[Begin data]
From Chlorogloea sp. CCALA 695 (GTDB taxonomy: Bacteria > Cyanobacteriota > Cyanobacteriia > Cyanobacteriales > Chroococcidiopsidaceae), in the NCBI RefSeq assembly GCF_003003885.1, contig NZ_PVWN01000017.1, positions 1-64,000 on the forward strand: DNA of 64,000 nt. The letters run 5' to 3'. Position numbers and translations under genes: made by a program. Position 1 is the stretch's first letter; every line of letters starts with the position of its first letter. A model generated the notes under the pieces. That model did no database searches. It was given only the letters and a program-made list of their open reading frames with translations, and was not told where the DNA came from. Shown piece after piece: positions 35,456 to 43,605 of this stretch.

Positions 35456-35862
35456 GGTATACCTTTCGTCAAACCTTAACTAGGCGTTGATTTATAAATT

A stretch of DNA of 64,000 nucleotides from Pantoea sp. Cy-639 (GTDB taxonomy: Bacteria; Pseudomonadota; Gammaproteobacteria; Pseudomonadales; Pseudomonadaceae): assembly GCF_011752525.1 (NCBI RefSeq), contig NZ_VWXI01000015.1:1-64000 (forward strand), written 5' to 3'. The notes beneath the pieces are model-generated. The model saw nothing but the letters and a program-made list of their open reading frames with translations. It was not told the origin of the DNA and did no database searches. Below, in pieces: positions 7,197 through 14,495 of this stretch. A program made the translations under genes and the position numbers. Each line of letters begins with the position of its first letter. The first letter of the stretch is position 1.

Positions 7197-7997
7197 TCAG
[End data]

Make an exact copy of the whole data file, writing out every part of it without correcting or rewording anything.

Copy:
From Chlorogloea sp. CCALA 695 (GTDB taxonomy: Bacteria > Cyanobacteriota > Cyanobacteriia > Cyanobacteriales > Chroococcidiopsidaceae), in the NCBI RefSeq assembly GCF_003003885.1, contig NZ_PVWN01000017.1, positions 1-64,000 on the forward strand: DNA of 64,000 nt. The letters run 5' to 3'. Position numbers and translations under genes: made by a program. Position 1 is the stretch's first letter; every line of letters starts with the position of its first letter. A model generated the notes under the pieces. That model did no database searches. It was given only the letters and a program-made list of their open reading frames with translations, and was not told where the DNA came from. Shown piece after piece: positions 35,456 to 43,605 of this stretch.

Positions 35456-35862
35456 GGTATACCTTTCGTCAAACCTTAACTAGGCGTTGATTTATAAATT

A stretch of DNA of 64,000 nucleotides from Pantoea sp. Cy-639 (GTDB taxonomy: Bacteria; Pseudomonadota; Gammaproteobacteria; Pseudomonadales; Pseudomonadaceae): assembly GCF_011752525.1 (NCBI RefSeq), contig NZ_VWXI01000015.1:1-64000 (forward strand), written 5' to 3'. The notes beneath the pieces are model-generated. The model saw nothing but the letters and a program-made list of their open reading frames with translations. It was not told the origin of the DNA and did no database searches. Below, in pieces: positions 7,197 through 14,495 of this stretch. A program made the translations under genes and the position numbers. Each line of letters begins with the position of its first letter. The first letter of the stretch is position 1.

Positions 7197-7997
7197 TCAG